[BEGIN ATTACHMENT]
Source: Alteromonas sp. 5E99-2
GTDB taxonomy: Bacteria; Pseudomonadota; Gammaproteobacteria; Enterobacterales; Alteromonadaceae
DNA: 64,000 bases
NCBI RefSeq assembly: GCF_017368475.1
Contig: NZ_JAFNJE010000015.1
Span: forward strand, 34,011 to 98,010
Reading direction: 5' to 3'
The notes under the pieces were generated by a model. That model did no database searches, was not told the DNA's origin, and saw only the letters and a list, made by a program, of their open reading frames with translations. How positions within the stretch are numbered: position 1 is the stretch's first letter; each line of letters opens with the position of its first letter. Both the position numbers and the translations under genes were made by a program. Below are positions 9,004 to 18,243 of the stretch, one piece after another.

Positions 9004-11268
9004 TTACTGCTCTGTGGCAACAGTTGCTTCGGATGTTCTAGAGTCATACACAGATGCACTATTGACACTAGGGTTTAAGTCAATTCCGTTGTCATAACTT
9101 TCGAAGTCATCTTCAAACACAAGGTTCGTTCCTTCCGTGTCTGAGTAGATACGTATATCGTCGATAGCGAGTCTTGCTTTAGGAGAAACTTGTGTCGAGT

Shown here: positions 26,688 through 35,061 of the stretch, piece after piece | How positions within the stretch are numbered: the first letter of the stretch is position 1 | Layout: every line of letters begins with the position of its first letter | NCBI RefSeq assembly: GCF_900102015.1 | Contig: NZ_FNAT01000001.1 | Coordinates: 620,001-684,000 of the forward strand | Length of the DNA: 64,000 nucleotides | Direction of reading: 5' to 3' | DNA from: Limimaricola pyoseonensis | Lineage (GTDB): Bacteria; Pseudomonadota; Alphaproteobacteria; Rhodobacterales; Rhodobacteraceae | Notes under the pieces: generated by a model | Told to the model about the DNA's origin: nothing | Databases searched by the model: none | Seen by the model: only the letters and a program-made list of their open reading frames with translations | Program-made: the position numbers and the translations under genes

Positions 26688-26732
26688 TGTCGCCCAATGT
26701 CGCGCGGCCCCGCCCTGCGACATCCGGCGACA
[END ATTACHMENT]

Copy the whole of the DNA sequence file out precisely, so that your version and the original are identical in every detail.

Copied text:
Source: Alteromonas sp. 5E99-2
GTDB taxonomy: Bacteria; Pseudomonadota; Gammaproteobacteria; Enterobacterales; Alteromonadaceae
DNA: 64,000 bases
NCBI RefSeq assembly: GCF_017368475.1
Contig: NZ_JAFNJE010000015.1
Span: forward strand, 34,011 to 98,010
Reading direction: 5' to 3'
The notes under the pieces were generated by a model. That model did no database searches, was not told the DNA's origin, and saw only the letters and a list, made by a program, of their open reading frames with translations. How positions within the stretch are numbered: position 1 is the stretch's first letter; each line of letters opens with the position of its first letter. Both the position numbers and the translations under genes were made by a program. Below are positions 9,004 to 18,243 of the stretch, one piece after another.

Positions 9004-11268
9004 TTACTGCTCTGTGGCAACAGTTGCTTCGGATGTTCTAGAGTCATACACAGATGCACTATTGACACTAGGGTTTAAGTCAATTCCGTTGTCATAACTT
9101 TCGAAGTCATCTTCAAACACAAGGTTCGTTCCTTCCGTGTCTGAGTAGATACGTATATCGTCGATAGCGAGTCTTGCTTTAGGAGAAACTTGTGTCGAGT

Shown here: positions 26,688 through 35,061 of the stretch, piece after piece | How positions within the stretch are numbered: the first letter of the stretch is position 1 | Layout: every line of letters begins with the position of its first letter | NCBI RefSeq assembly: GCF_900102015.1 | Contig: NZ_FNAT01000001.1 | Coordinates: 620,001-684,000 of the forward strand | Length of the DNA: 64,000 nucleotides | Direction of reading: 5' to 3' | DNA from: Limimaricola pyoseonensis | Lineage (GTDB): Bacteria; Pseudomonadota; Alphaproteobacteria; Rhodobacterales; Rhodobacteraceae | Notes under the pieces: generated by a model | Told to the model about the DNA's origin: nothing | Databases searched by the model: none | Seen by the model: only the letters and a program-made list of their open reading frames with translations | Program-made: the position numbers and the translations under genes

Positions 26688-26732
26688 TGTCGCCCAATGT
26701 CGCGCGGCCCCGCCCTGCGACATCCGGCGACA